When you are bleeding brakes, you need to let out air from the brake fluid. If there is no brake fluid to rear brakes when bleeding, the entire process fails. Let’s find out why this might be happening and what you can do about it.
The braking system in a vehicle is one of the most essential components. Having a well-performing brake system is necessary for safe driving. It is crucial to maintain the brakes every once in a while to ensure that they don’t malfunction in the middle of a ride.
Maintenance of brakes involves checking the brake pads and rotors, flushing and bleeding the brake fluid level, and checking and replacing any worn-out parts of the brake system.
One of the main issues we face with the braking system is that the brake pads do not transfer the brake force properly to your wheel. In such a scenario, you have to press the brake pedal several times to get your vehicle to come to a complete halt.
Bleeding the brakes is usually the first step of the brake maintenance process when this happens. But sometimes, the brake fluid does not flow to the rear brakes in this process. Read on below to find the possible causes of why there is no brake fluid to the rear brakes when bleeding.
What Is The Purpose Of Brake Bleeding?
The reason for bleeding your brakes is to remove any air bubbles trapped inside the brake lines. When there are air bubbles inside the brake line, the brake fluid will take some time to reach the calipers.
Any problem in the braking system can be dangerous, and it is crucial that you resolve it as soon as possible. If you find no brake fluid coming out at the rear brakes during the bleeding process, then it can be a sign of an issue in the braking system.
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6 Reasons Why Your Brake Fluid Does Not Flow To Rear Brakes When Bleeding
There are several probable reasons why there is no brake fluid on rear brakes when bleeding.
#1. Faulty Brake Screw
One of the main reasons for brake fluid not to bleed during the bleeding process is a faulty brake screw. Because the brake caliper needs the brake fluid to function, there is a bleed screw located in the topmost part of the brake caliper.
It acts like a valve that allows bleeding air inside the brake lines and into the brake fluid.
You will find the bleed screw at the back of the wheel on the brake caliper. The bleed screw is exposed to dust, mud, and dirt coming out of the moving wheels and overheating while applying brakes.
It, therefore, resides in a challenging environment. All these exposures to extreme conditions result in rusting or corroding of bleed screws.
You would have trouble removing a corroded or rusted bleed screw. Even if you are able to remove the bleed screw, there will be no bleeding of the brake fluid because the rusted parts of the screw are blocking the bleeding pipe.
Also read: What kind of brake fluid do Harleys use?
#2. Bleed Procedure Is Wrong
Even though bleeding brake fluid is an easy process, it is possible that you might be doing it wrong, and that is why no brake fluid comes out. There is also possible nothing wrong with the braking system, but the bleeding process you are following is not the right one.
There are five different methods of bleeding the brake fluid. Some of the procedures require just one person, while some require two.
Method 1: Pump And Hold
Get yourself a partner as it is a two-person job. Either your or your partner needs to apply pressure on the brake pedal. It will help pressurize the brake circuit. The other person should do the bleeding. The person who is pressing the brake pedal needs to do it in a specific manner.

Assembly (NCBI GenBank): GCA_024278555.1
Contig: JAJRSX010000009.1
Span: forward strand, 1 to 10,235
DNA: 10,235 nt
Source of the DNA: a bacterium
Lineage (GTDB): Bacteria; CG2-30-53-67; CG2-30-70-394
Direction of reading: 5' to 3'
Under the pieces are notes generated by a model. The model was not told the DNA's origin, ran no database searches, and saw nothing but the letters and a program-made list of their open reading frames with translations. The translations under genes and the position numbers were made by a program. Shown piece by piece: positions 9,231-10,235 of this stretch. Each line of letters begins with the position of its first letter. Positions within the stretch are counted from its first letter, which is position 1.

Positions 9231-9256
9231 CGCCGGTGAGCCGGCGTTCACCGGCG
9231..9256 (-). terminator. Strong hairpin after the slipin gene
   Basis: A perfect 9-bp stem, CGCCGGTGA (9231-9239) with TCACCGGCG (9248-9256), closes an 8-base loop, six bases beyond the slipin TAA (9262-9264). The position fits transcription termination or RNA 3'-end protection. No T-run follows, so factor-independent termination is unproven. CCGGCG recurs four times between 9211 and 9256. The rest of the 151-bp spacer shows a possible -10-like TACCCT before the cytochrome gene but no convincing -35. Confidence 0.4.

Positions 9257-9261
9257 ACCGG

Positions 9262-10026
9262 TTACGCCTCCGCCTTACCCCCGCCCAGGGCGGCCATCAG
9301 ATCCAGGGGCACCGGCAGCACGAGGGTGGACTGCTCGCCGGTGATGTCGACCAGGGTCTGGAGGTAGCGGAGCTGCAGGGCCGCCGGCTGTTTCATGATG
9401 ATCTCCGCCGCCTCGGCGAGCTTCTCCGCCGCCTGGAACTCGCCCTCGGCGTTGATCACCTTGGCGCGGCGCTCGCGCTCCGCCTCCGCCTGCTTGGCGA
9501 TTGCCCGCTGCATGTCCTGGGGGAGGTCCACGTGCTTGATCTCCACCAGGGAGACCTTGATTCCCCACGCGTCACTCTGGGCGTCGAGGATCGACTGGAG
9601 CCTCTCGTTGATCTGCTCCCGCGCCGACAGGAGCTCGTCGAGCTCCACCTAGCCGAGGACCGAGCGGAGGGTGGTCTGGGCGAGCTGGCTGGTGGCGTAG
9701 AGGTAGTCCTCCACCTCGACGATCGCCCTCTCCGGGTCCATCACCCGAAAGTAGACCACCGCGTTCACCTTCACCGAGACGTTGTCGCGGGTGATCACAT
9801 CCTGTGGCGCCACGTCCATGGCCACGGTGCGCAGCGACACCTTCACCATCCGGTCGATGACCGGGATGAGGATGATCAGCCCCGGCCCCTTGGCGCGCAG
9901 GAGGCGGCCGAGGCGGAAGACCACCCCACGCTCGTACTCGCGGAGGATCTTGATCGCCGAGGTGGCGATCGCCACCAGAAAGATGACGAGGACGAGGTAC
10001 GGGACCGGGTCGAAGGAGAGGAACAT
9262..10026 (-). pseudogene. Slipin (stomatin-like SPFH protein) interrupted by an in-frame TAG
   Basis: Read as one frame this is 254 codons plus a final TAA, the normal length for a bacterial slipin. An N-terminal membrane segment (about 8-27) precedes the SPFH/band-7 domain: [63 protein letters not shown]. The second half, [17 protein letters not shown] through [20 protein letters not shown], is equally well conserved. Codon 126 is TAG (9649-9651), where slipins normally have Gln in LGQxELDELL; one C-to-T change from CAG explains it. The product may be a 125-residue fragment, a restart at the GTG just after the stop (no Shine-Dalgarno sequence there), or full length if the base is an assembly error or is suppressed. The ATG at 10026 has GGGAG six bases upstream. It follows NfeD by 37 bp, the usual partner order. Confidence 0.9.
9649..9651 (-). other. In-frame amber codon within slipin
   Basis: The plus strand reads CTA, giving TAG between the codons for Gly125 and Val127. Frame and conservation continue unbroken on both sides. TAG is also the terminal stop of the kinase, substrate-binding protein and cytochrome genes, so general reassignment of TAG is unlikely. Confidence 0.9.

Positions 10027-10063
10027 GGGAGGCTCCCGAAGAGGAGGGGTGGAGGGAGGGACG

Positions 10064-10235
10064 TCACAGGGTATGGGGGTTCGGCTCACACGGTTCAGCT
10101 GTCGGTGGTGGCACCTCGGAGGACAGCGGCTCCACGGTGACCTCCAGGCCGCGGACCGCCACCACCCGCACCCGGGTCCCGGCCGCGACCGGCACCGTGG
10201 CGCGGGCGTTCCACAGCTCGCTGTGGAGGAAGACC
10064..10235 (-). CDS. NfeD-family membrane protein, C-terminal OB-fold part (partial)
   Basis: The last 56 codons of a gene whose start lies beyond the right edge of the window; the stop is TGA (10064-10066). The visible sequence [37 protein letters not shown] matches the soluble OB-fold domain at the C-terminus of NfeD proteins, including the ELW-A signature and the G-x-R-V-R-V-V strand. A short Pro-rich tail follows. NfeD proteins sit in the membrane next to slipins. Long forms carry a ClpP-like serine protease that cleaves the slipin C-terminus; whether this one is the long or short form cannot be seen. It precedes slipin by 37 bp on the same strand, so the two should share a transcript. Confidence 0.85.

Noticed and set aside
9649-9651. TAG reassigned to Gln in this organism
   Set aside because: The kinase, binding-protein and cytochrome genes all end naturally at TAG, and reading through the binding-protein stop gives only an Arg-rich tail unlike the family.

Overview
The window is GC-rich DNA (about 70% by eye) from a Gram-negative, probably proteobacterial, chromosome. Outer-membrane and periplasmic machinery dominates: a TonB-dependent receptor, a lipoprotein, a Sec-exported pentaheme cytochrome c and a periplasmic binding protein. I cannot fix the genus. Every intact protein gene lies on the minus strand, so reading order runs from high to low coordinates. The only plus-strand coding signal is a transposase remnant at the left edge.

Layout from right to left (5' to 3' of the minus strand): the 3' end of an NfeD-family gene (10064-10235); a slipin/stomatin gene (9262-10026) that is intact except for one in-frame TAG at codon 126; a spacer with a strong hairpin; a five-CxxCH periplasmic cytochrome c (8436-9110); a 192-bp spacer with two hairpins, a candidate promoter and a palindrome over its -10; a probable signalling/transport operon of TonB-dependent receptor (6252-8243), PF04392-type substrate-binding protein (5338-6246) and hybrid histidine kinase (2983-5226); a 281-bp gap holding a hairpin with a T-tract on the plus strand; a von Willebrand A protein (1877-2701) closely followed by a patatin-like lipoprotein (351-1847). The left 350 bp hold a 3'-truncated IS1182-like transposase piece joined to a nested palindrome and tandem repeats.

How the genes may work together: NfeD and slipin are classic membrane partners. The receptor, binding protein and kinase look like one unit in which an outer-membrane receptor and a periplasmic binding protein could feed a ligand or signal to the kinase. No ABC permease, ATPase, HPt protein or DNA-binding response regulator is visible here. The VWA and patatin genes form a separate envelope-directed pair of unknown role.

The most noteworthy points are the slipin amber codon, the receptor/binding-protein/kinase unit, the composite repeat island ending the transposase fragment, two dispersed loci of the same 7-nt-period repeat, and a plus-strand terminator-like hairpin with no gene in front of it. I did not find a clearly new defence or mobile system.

Press the pedal in a pulsating motion by frequently pressing the brake pedal five-six times, and then on the last press, hold the brake pedal pressed with their legs.
While the first person keeps the brake pedal pressed, the other person should find the bleed screw on the caliper and slowly unscrew the bleeding screw. Once the screw is loose enough, wait until you see the liquid coming out of the bleeding screw.
When it happens, you can now tighten the bleeding screw back to its original position. You would need to repeat the same process three to four times on every wheel to properly bleed them.
Method 2: Gravity Method
It is probably the most simple technique to bleed the brake fluid, and you can do it on your own. All you need to do is open the bleed nipple in this method. The brake fluid reservoir is above the bleed nipple; thus, gravity will do its work, and brake fluid will bleed on its own.
Method 3: Pressure Method
In this method, you would need a pressure pump. Take a pressure pump, connect it to the brake fluid reservoir or master cylinder, and open up the bleeder valves. It will pressure the system, and brake fluid will drip down the bleeder valve.
Method 4: Vacuum Method
You need to use a vacuum cleaner pump to bleed the brake fluid in this method. All you need to do is connect the vacuum pump to the bleeder valve. Open and close the vacuum pump a few times until the air bubbles inside the brake line are released out of it.
Method 5: Reverse Method
As it is clear from the name, this method requires you to push the brake fluid inside the brake fluid reservoir through the bleeder valve using a pump. With increasing the brake fluid level, the air bubbles inside will release out of the brake line on their own.
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#3. A broken Hose Pipe
The hosepipe carries the brake fluid from the brake fluid reservoir or the master cylinder and delivers it to the brake caliper, which essentially stops the vehicle. When the hose pipe is broken or damaged, it won’t carry the brake fluid to the caliper.
Since there is no brake fluid at the brake caliper, it won’t apply any pressure on the brake pad. When you press the brake pedal, no brake fluid will come out.
In the case of a faulty hose pipe, there can also be brake fluid leakage.
#4. A Faulty Proportional Valve
A proportional valve is responsible for maintaining the brake fluid pressure in the rear brakes. If there is an issue with proportional valves, it will affect the rear brakes.
If, while bleeding, there is no brake fluid to the rear brakes, the most likely cause is that there is an issue with the proportional valve.